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How does Priestley present mr Birling at the start of An Inspector Calls? watch

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    Do you think this is ok. Please give any required suggestions and try and give it a grade: Priestley presented Mr Birling as dominant and influential in the play since he spoke the play's first lines. Likewise, this is significant as Arthur Birling was trying to impress Gerald. Could this potentially convey Mr Birling 's importance? In the stage directions, the furniture decreasing in size is a metaphor for the Birling family's decreasing sense of power/control as the play progresses. For example, in Act 2, a dining table was used, in Act 2, a fireplace was used and, finally, in Act 3, a small table with a telephone was used. Moreover, the fact that Arthur Birling has defiant capitalist views, suggests that he is only bothered about himself and not those in need of support or money. He shows no remorse or concern for his wrongful actions, unless they affect his social status. Furthermore, Mr Birling is portrayed as extremely narrow minded. Alternatively, the dramatic quote "unsinkable, absolutely unsinkable" is foreshadowing the Birling's sinking fate since Mr Birling is so certain that he knows of everything. Finally, the Birling family is conveyed as ignorant and selfish to put across interpretations of the 1912 upper classes and their significance/insignificance in socie compared to the lower classes and their grievances/troubles which are constantly on their minds.
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    (Original post by Beckye_02)
    Do you think this is ok. Please give any required suggestions and try and give it a grade: Priestley presented Mr Birling as dominant and influential in the play since he spoke the play's first lines. Likewise, this is significant as Arthur Birling was trying to impress Gerald. Could this potentially convey Mr Birling 's importance? In the stage directions, the furniture decreasing in size is a metaphor for the Birling family's decreasing sense of power/control as the play progresses. For example, in Act 2, a dining table was used, in Act 2, a fireplace was used and, finally, in Act 3, a small table with a telephone was used. Moreover, the fact that Arthur Birling has defiant capitalist views, suggests that he is only bothered about himself and not those in need of support or money. He shows no remorse or concern for his wrongful actions, unless they affect his social status. Furthermore, Mr Birling is portrayed as extremely narrow minded. Alternatively, the dramatic quote "unsinkable, absolutely unsinkable" is foreshadowing the Birling's sinking fate since Mr Birling is so certain that he knows of everything. Finally, the Birling family is conveyed as ignorant and selfish to put across interpretations of the 1912 upper classes and their significance/insignificance in socie compared to the lower classes and their grievances/troubles which are constantly on their minds.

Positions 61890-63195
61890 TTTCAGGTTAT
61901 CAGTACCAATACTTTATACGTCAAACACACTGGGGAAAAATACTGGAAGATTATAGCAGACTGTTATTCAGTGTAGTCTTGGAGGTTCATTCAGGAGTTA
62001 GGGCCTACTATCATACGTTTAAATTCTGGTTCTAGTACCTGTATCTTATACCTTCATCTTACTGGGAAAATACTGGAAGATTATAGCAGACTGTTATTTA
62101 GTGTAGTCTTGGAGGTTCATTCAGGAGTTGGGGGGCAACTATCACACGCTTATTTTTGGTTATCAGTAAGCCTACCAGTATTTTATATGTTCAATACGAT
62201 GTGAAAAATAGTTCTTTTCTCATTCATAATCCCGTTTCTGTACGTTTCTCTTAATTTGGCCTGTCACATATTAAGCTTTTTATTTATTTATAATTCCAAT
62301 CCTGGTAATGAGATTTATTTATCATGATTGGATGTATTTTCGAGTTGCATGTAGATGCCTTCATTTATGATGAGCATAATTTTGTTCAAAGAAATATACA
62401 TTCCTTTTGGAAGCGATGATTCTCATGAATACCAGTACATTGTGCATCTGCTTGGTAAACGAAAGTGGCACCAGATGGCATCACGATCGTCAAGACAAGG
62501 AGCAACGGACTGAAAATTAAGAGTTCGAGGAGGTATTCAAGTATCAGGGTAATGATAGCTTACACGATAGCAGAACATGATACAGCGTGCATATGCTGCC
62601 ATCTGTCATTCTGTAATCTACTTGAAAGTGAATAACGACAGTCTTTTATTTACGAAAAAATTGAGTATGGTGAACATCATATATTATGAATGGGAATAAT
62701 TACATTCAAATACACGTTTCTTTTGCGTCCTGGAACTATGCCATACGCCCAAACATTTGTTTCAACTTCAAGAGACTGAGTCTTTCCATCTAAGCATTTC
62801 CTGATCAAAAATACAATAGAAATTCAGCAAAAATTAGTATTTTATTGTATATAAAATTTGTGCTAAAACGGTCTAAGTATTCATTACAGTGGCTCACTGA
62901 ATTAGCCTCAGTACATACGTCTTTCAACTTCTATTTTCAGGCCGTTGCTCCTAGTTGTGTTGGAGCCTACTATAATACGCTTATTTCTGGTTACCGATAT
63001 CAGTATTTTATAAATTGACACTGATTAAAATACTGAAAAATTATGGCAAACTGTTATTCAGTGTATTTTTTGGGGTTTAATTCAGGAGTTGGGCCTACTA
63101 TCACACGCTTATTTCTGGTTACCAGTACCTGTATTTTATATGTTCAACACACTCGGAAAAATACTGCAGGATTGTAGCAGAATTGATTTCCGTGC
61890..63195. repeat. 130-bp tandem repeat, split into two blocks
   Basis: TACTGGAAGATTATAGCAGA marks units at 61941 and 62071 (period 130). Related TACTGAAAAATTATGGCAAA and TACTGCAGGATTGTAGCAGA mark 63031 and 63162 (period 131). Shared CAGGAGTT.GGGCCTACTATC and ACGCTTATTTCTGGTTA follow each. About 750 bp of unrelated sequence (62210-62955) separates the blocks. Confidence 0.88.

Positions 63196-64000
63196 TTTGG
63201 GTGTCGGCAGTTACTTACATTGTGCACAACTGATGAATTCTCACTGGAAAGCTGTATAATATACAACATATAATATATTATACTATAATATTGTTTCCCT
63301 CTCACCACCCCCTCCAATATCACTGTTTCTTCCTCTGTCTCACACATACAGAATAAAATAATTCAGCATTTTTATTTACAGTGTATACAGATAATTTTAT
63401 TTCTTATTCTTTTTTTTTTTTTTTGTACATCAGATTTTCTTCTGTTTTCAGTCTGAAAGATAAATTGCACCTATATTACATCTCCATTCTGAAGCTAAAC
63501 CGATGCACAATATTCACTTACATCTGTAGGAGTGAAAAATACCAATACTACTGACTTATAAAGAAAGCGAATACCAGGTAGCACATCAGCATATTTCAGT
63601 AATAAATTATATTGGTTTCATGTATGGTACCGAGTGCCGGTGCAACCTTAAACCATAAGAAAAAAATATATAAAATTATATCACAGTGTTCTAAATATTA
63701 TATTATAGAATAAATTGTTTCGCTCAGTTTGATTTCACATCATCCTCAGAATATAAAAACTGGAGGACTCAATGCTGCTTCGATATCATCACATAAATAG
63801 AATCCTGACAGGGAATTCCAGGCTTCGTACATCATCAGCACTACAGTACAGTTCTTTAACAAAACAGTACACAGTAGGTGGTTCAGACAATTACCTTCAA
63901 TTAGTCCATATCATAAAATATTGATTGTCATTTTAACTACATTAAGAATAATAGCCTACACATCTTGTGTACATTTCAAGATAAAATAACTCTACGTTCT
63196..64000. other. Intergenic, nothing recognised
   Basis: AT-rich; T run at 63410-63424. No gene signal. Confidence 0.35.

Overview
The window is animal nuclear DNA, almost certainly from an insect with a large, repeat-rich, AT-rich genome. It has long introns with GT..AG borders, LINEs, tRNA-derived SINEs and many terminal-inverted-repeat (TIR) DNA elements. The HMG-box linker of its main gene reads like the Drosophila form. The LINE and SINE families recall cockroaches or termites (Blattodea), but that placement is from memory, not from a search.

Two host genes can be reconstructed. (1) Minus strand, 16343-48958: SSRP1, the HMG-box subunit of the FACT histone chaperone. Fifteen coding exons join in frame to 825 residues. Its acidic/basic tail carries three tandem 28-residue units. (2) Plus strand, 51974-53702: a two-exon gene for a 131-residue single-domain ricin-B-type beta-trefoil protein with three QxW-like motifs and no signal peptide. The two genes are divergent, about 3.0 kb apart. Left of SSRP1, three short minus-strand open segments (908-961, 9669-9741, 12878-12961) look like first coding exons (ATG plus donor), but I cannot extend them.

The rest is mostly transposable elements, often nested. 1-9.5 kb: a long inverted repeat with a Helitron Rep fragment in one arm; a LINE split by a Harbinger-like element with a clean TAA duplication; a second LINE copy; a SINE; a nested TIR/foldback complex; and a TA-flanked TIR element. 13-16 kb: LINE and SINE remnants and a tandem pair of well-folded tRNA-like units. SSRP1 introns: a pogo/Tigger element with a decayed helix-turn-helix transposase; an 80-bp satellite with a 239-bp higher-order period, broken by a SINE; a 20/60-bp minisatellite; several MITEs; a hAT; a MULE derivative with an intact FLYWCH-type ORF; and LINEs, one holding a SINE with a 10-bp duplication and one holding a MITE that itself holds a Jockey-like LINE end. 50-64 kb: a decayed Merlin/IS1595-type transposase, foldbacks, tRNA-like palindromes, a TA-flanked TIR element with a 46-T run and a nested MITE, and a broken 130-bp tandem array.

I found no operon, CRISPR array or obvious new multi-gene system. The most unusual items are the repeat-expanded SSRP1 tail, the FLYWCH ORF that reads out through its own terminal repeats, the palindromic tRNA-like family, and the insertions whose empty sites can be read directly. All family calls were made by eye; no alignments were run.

Very good piece try and use more quotes.
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    (Original post by Beckye_02)
    Do you think this is ok. Please give any required suggestions and try and give it a grade: Priestley presented Mr Birling as dominant and influential in the play since he spoke the play's first lines. Likewise, this is significant as Arthur Birling was trying to impress Gerald. Could this potentially convey Mr Birling 's importance? In the stage directions, the furniture decreasing in size is a metaphor for the Birling family's decreasing sense of power/control as the play progresses. For example, in Act 2, a dining table was used, in Act 2, a fireplace was used and, finally, in Act 3, a small table with a telephone was used. Moreover, the fact that Arthur Birling has defiant capitalist views, suggests that he is only bothered about himself and not those in need of support or money. He shows no remorse or concern for his wrongful actions, unless they affect his social status. Furthermore, Mr Birling is portrayed as extremely narrow minded. Alternatively, the dramatic quote "unsinkable, absolutely unsinkable" is foreshadowing the Birling's sinking fate since Mr Birling is so certain that he knows of everything. Finally, the Birling family is conveyed as ignorant and selfish to put across interpretations of the 1912 upper classes and their significance/insignificance in socie compared to the lower classes and their grievances/troubles which are constantly on their minds.
    It's good, but IMO there are some areas where you can improve.
    i) Try and keep to the question, focussing on the early part of the play and Mr Birling. (I have put in bold where you go away from the question)
    ii) Use more quotes to support your claims
    iii) I think that you should perhaps expand on your quote and talk about how nothing is for certain, for example the Titanic sinking (dramatic irony) and how Mr Birling backs his views 100%

    Grade: C/B (just because half of it went away from answering the actual question) Hope this has helped, feel free to agree/disagree
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    Thankyouu guys I will improve it with your comments and I am very pleased as a B is my target grade! Thanks
 
 
 
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